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REFUGE : An Introduction to the Buddha, Dhamma and Sangha By Thanissaro Bhikkhu

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REFUGE : An Introduction to the Buddha, Dhamma and Sangha By Thanissaro Bhikkhu DharmaFlower.Net Refuge An Introduction to the Buddha, Dhamma, & Sangha By Thanissaro Bhikkhu (Geoffrey DeGraff) Copyright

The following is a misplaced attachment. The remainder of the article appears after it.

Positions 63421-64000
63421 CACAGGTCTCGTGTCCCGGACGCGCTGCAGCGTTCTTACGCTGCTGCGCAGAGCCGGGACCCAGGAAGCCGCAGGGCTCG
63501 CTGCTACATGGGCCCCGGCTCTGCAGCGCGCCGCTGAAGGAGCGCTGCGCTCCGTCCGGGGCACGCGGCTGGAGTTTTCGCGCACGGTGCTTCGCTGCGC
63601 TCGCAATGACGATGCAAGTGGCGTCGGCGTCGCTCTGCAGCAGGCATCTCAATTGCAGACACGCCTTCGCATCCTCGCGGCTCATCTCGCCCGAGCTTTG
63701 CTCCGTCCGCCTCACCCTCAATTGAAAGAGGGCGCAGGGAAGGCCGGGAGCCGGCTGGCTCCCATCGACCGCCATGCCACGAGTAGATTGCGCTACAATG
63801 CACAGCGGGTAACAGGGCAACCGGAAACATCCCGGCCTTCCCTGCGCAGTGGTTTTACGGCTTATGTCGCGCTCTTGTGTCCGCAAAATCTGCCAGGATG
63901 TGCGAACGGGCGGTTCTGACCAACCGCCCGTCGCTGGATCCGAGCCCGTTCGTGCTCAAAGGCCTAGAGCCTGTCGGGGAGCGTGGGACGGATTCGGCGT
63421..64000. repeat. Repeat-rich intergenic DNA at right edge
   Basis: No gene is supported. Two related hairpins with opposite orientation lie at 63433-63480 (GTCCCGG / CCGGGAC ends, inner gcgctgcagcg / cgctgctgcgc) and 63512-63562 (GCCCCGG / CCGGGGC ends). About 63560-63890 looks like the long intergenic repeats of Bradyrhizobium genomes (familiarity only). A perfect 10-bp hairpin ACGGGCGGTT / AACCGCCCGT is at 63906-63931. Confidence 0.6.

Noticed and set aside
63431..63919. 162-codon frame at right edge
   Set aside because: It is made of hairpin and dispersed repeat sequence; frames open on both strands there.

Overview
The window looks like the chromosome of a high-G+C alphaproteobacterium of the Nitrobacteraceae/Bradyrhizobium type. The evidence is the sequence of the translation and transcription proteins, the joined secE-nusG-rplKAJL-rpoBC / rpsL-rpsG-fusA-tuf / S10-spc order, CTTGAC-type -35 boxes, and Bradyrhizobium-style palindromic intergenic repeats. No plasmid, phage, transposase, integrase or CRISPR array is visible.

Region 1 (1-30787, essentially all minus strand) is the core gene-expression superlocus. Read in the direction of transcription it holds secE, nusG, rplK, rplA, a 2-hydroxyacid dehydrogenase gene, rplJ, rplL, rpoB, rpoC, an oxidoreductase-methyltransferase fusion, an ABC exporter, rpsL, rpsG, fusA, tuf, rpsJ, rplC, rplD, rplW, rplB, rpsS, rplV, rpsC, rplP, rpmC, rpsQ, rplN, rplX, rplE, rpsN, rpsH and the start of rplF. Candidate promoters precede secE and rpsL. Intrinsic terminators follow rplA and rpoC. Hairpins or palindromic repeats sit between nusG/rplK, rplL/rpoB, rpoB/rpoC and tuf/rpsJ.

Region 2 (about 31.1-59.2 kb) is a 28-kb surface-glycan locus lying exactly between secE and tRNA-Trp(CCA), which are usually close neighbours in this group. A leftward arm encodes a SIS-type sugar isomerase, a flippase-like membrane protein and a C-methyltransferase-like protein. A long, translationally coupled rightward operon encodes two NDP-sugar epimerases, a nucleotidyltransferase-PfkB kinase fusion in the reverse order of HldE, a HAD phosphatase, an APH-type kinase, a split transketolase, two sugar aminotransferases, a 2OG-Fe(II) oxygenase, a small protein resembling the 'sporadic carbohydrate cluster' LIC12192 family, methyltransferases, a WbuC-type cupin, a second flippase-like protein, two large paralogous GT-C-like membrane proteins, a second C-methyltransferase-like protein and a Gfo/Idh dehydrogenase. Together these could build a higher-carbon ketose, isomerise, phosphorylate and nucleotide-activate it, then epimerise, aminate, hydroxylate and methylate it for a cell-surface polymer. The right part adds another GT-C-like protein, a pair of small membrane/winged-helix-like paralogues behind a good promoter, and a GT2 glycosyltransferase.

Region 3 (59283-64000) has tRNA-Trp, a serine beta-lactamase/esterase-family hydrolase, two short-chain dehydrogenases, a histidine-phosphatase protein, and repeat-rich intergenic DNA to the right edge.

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REFUGE : An Introduction to the Buddha, Dhamma and Sangha By Thanissaro Bhikkhu DharmaFlower.Net Refuge An Introduction to the Buddha, Dhamma, & Sangha By Thanissaro Bhikkhu (Geoffrey DeGraff) Copyright 2001 Thanissaro Bhikkhu For free distribution only. You may reprint this work for free distribution. You may re-format and redistribute this work for use on computers and computer networks provided that you charge no fees for its distribution or use. Otherwise, all rights reserved. Third edition, revised, They go to many a refuge, to mountains, forests, parks, trees, and shrines: people threatened with danger. That's not the secure refuge, that's not the highest refuge, that's not the refuge, having gone to which, you gain release from all suffering and stress. But when, having gone for refuge to the Buddha, Dhamma, and Sangha, you see with right discernment the four Noble Truths -- stress, the cause of stress, the transcending of stress, and the Noble Eightfold Path, the way to the stilling of stress: That's the secure refuge, that, the highest refuge, that is the refuge, having gone to which, you gain release from all suffering and stress. -- Dhammapada, Preface This book is a short introduction to the basic principles of Buddhism: the Buddha, the Dhamma (his teachings), and Sangha (the community of his noble disciples), also known as the Triple Gem or the Triple Refuge. The material is divided into three parts: (I) an introductory essay on the meaning of refuge and the act of going for refuge; (II) a series of readings drawn from the earliest Buddhist texts illustrating the essential qualities of the Triple Gem; and (III) a set of essays explaining aspects of the Triple Gem that often provoke questions in those who are new to the Buddha's teachings. This last section concludes with an essay that summarizes, in a more systematic form, many of the points raised in the earlier parts of the book. The readings on Dhamma form the core of the book, organized in a pattern -- called a graduated discourse (anupubbi-katha) -- that the Buddha himself often used when introducing his teachings to new listeners. After beginning with the joys of generosity, he would describe the joys of a virtuous life, followed by the rewards of generosity and virtue to be experienced here and, after death, in heaven; the drawbacks of sensual pleasures, even heavenly ones; and the rewards of renunciation. Then, when he sensed that his listeners were inclined to look favorably on renunciation as a way to true happiness, he would discuss the central message of his teaching: the four noble truths. My hope is that this introduction will help answer many of the questions that newcomers bring to Buddhism, and will spark new questions in their minds as they contemplate the possibility of developing within their own lives the qualities of refuge exemplified by the Triple Gem. Thanissaro Bhikkhu Metta Forest Monastery Valley Center, CA U.S.A. 3 I. Introduction Going for Refuge The act of going for refuge marks the point where one commits oneself to taking the Dhamma, or the Buddha's teaching, as the primary guide to one's life. To understand why this commitment is called a refuge, it's helpful to look at the history of the custom. In pre-buddhist India, going for refuge meant proclaiming one's allegiance to a patron -- a powerful person or god -- submitting to the patron's directives in hopes of receiving protection from danger in return. In the early years of the Buddha's teaching career, his new followers adopted this custom to express their allegiance to the Buddha, Dhamma, and Sangha, but in the Buddhist context this custom took on a new meaning. Buddhism is not a theistic religion -- the Buddha is not a god -- and so a person taking refuge in the Buddhist sense is not asking for the Buddha personally to intervene to provide protection. Still, one of the Buddha's central teachings is that human life is fraught with dangers -- from greed, anger, and delusion -- and so the concept of refuge is central to the path of practice, in that the practice is aimed at gaining release from those dangers. Because the mind is the source both of the dangers and of release, there is a need for two levels of refuge: external refuges, which provide models and guidelines so that we can identify which qualities in the mind lead to danger and which to release; and internal refuges, i.e., the qualities leading to release that we develop in our own mind in imitation of our external models. The internal level is where true refuge is found. Although the tradition of going to refuge is an ancient practice, it is still relevant for our own practice today, for we are faced with the same internal dangers that faced people in the Buddha's time. We still need the same protection as they. When a Buddhist takes refuge, it is essentially an act of taking refuge in the doctrine of karma: It's an act of submission in that one is committed to living in line with the principle that actions based on skillful intentions lead to happiness, while actions based on unskillful intentions lead to suffering; it's an act of claiming protection in that, by following the teaching, one hopes to avoid the misfortunes that bad karma engenders. To take refuge in this way ultimately means to take refuge in the quality of our own intentions, for that's where the essence of karma lies. The refuges in Buddhism -- both on the internal and on the external levels -- are the Buddha, Dhamma, and Sangha, also known as the Triple Gem. They are called gems both because they are valuable and because, in ancient times, gems were believed to have protective powers. The Triple Gem outdoes other gems in this respect because its protective powers can be put to the test and 4 can lead further than those of any physical gem, all the way to absolute freedom from the uncertainties of the realm of aging, illness, and death. The Buddha, on the external level, refers to Siddhattha Gotama, the Indian prince who renounced his royal titles and went into the forest, meditating until he ultimately gained Awakening. To take refuge in the Buddha means, not taking refuge in him as a person, but taking refuge in the fact of his Awakening: placing trust in the belief that he did awaken to the truth, that he did so by developing qualities that we too can develop, and that the truths to which he awoke provide the best perspective for the conduct of our life. The Dhamma, on the external level, refers to the path of practice the Buddha taught to this followers. This, in turn, is divided into three levels: the words of his teachings, the act of putting those teachings into practice, and the attainment of Awakening as the result of that practice. This three-way division of the word Dhamma acts as a map showing how to take the external refuges and make them internal: learning about the teachings, using them to develop the qualities that the Buddha himself used to attain Awakening, and then realizing the same release from danger that he found in the quality of Deathlessness that we can touch within. The word Sangha, on the external level, has two senses: conventional and ideal. In its ideal sense, the Sangha consists of all people, lay or ordained, who have practiced the Dhamma to the point of gaining at least a glimpse of the Deathless. In a conventional sense, Sangha denotes the communities of ordained monks and nuns. The two meanings overlap but are not necessarily identical. Some members of the ideal Sangha are not ordained; some monks and nuns have yet to touch the Deathless. All those who take refuge in the Buddha, Dhamma, and Sangha become members of the Buddha's four-fold assembly (parisa) of followers: monks, nuns, male lay devotees, and female lay devotees. Although there's a widespread belief that all Buddhist followers are members of the Sangha, this is not the case. Only those who are ordained are members of the conventional Sangha; only those who have glimpsed the Deathless are members of the ideal Sangha. Nevertheless, any followers who don't belong to the Sangha in either sense of the word still count as genuine Buddhists in that they are members of the Buddha's parisa. When taking refuge in the external Sangha, one takes refuge in both senses of the Sangha, but the two senses provide different levels of refuge. The conventional Sangha has helped keep the teaching alive for more than 2,500 years. Without them, we would never have learned what the Buddha taught. However, not all members of the conventional Sangha are reliable models of behavior. So when looking for guidance in the conduct of our lives, we must look to the living and recorded examples provided by the ideal Sangha. Without their example, we would not know (1) that Awakening is available to all, and not just to the Buddha; and (2) how Awakening expresses itself in real life. 5 On the internal level, the Buddha, Dhamma, and Sangha are the skillful qualities we develop in our own minds in imitation of our external models. For instance, the Buddha was a person of wisdom, purity, and compassion. When we develop wisdom, purity, and compassion in our own minds, they form our refuge on an internal level. The Buddha tasted Awakening by developing conviction, persistence, mindfulness, concentration, and discernment. When we develop these same qualities to the point of attaining Awakening too, that Awakening is our ultimate refuge. This is the point where the three aspects of the Triple Gem become one: beyond the reach of greed, anger, and delusion, and thus totally secure. II. Readings 'Indeed, the Blessed One [the Buddha] is pure and rightly self-awakened, consummate in knowledge and conduct, well-gone, an expert with regard to the cosmos, unexcelled as a trainer for those people fit to be tamed, the Teacher of divine and human beings, awakened, blessed.' 'The Dhamma is well-expounded by the Blessed One, to be seen here and now, timeless, inviting verification, pertinent, to be realized by the wise for themselves.' 'The Sangha of the Blessed One's disciples who have practiced well... who have practiced straight-forwardly... who have practiced methodically... who have practiced masterfully -- in other words, the four types of noble disciples when taken as pairs, the eight when taken as individual types -- they are the Sangha of the Blessed One's disciples: worthy of gifts, worthy of hospitality, worthy of offerings, worthy of respect, the incomparable field of merit for the world.' Buddha [The Buddha speaks:] I lived in refinement, utmost refinement, total refinement. My father even had lotus ponds made in our palace: one where red-lotuses bloomed, one where white lotuses bloomed, one where blue lotuses bloomed, all for my sake. I used no sandalwood that was not from Varanasi. My turban was from Varanasi, as were my tunic, my lower garments, and my outer cloak. A white sunshade was held over me day and night to protect me from cold, heat, dust, dirt, and dew. I had three palaces: one for the cold season, one for the hot season, one for the rainy season. During the four months of the rainy season I was entertained in the rainy-season palace by minstrels without a single man among them, and I did not once come down from the palace. Whereas the servants, workers, and retainers in other people's homes are fed meals of lentil soup and broken rice, in my father's home the servants, workers, and retainers were fed wheat, rice, and meat. 6 Even though I was endowed with such fortune, such total refinement, the thought occurred to me: When an untaught, run-of-the-mill person, himself subject to aging, not beyond aging, sees another who is aged, he is horrified, humiliated, and disgusted, oblivious to himself that he too is subject to aging, not beyond aging. If I -- who am subject to aging, not beyond aging -- were to be horrified, humiliated, and disgusted on seeing another person who is aged, that would not be fitting for me. As I noticed this, the [typical] young person's intoxication with youth entirely dropped away. Even though I was endowed with such fortune, such total refinement, the thought occurred to me: When an untaught, run-of-the-mill person, himself subject to illness, not beyond illness, sees another who is ill, he is horrified, humiliated, and disgusted, oblivious to himself that he too is subject to illness, not beyond illness. And if I -- who am subject to illness, not beyond illness -- were to be horrified, humiliated, and disgusted on seeing another person who is ill, that would not be fitting for me. As I noticed this, the healthy person's intoxication with health entirely dropped away. Even though I was endowed with such fortune, such total refinement, the thought occurred to me: When an untaught, run-of-the-mill person, himself subject to death, not beyond death, sees another who is dead, he is horrified, humiliated, and disgusted, oblivious to himself that he too is subject to death, not beyond death. And if I -- who am subject to death, not beyond death -- were to be horrified, humiliated, and disgusted on seeing another person who is dead, that would not be fitting for me. As I noticed this, the living person's intoxication with life entirely dropped away. A III.38 7 The Quest for Awakening Before my Awakening, when I was still an unawakened Bodhisatta, being subject myself to birth, aging, illness, death, sorrow, and defilement, I sought [happiness in] what was subject to birth, aging, illness, death, sorrow, and defilement. The thought occurred to me: Why am I, being subject myself to birth... defilement, seeking what is subject to birth... defilement? What if I... were to seek the unborn, unaging, unailing, undying, sorrowless, undefiled, unsurpassed security from bondage: Unbinding. So at a later time, when I was still young, black-haired, endowed with the blessings of youth in the first stage of life, I shaved off my hair and beard -- though my parents wished otherwise and were grieving with tears on their faces -- and I put on the ochre robe and went forth from the home life into homelessness. Having gone forth in search of what might be skillful, seeking the unexcelled state of sublime peace, I went to where Alara Kalama was staying and, on arrival, said to him: I want to practice in this doctrine and discipline. When this was said, he replied to me, You may stay here. This doctrine is such that a wise person can soon enter and dwell in his own teacher's knowledge, having realized it for himself through direct knowledge. I quickly learned the doctrine. As far as mere lip-reciting and repetition, I could speak the words of knowledge, the words of the elders, and I could affirm that I knew and saw -- I, along with others. I thought: It isn't through mere conviction alone that Alara Kalama declares, 'I have entered and dwell in this Dhamma, having realized it directly for myself.' Certainly he dwells knowing and seeing this Dhamma. So I went to him and said, To what extent do you declare that you have entered and dwell in this Dhamma? When this was said, he declared the sphere of nothingness. I thought: Not only does Alara Kalama have conviction, persistence, mindfulness, concentration, and discernment. I, too, have conviction, persistence, mindfulness, concentration, and discernment. Suppose I were to endeavor to realize for myself the Dhamma that Alara Kalama declares he has entered and dwells in... So it was not long before I entered and dwelled in that Dhamma, having realized it for myself through direct knowledge. I went to him and said, Friend Kalama, is this the extent to which you have entered and dwell in this Dhamma, having realized it for yourself through direct knowledge? 8 Yes... This is the extent to which I, too, have entered and dwell in this Dhamma, having realized it for myself through direct knowledge. It is a gain for us, a great gain for us, that we have such a companion in the holy life... As I am, so are you; as you are, so am I. Come friend, let us now lead this community together. In this way did Alara Kalama, my teacher, place me, his pupil, on the same level with himself and pay me great honor. But the thought occurred to me, This Dhamma leads not to disenchantment, to dispassion, to cessation, to stilling, to direct knowledge, to Awakening, nor to Unbinding, but only to reappearance in the sphere of nothingness. So, dissatisfied with that Dhamma, I left. M 26 Now, Aggivessana, these three similes -- spontaneous, never before heard -- appeared to me. Suppose there were a wet, sappy piece of timber lying in the water, and a man were to come along with an upper fire-stick, thinking, 'I'll light a fire. I'll produce heat.' Now what do you think? Would he be able to light a fire and produce heat by rubbing the upper fire-stick in the wet, sappy timber lying in the water? No, Master Gotama... So it is with any priest or contemplative who does not live withdrawn from sensuality in body and mind, and whose desire, infatuation, urge, thirst, and fever for sensuality is not relinquished and stilled within him: Whether or not he feels painful, racking, piercing feelings due to his striving [for Awakening], he is incapable of knowledge, vision, and unexcelled selfawakening... Then a second simile -- spontaneous, never before heard -- appeared to me. Suppose there were a wet, sappy piece of timber lying on land far from water, and a man were to come along with an upper fire-stick, thinking, 'I'll light a fire. I'll produce heat.' Now what do you think? Would he be able to light a fire and produce heat by rubbing the upper fire-stick in the wet, sappy timber lying on land? No, Master Gotama... So it is with any priest or contemplative who lives withdrawn from sensuality in body only, but whose desire, infatuation, urge, thirst, and fever for sensuality is not relinquished and stilled within him: Whether or not he feels painful, racking, piercing feelings due to his striving, he is incapable of knowledge, vision, and unexcelled self-awakening... 9 Then a third simile -- spontaneous, never before heard -- appeared to me. Suppose there were a dry, sapless piece of timber lying on land far from water, and a man were to come along with an upper fire-stick, thinking, 'I'll light a fire. I'll produce heat.' Now what do you think? Would he be able to light a fire and produce heat by rubbing the upper fire-stick in the dry, sapless timber lying on land? Yes, Master Gotama... So it is with any priest or contemplative who lives withdrawn from sensuality in body and mind, and whose desire, infatuation, urge, thirst, and fever for sensuality is relinquished and stilled within him: Whether or not he feels painful, racking, piercing feelings due to his striving, he is capable of knowledge, vision, and unexcelled self-awakening... I thought: 'Suppose that I, clenching my teeth and pressing my tongue against the roof of my mouth, were to beat down, constrain, and crush my mind with my awareness'... So, just as if a strong man, seizing a weaker man by the head or the throat or the shoulders would beat him down, constrain and crush him, in the same way I beat down, constrained, and crushed my mind with my awareness. As I did so, sweat poured from my armpits. But although tireless persistence was aroused in me, and unmuddled mindfulness established, my body was aroused and uncalm because of the painful exertion. But the painful feeling that arose in this way did not invade my mind or remain. I thought: 'Suppose I were to become absorbed in the trance of nonbreathing.' So I stopped the in-breaths and out-breaths in my nose and mouth. As I did so, there was a loud roaring of winds coming out my earholes, just like the loud roar of winds coming out of a smith's bellows... So I stopped the in-breaths and out-breaths in my nose and mouth and ears. As I did so, extreme forces sliced through my head, just as if a str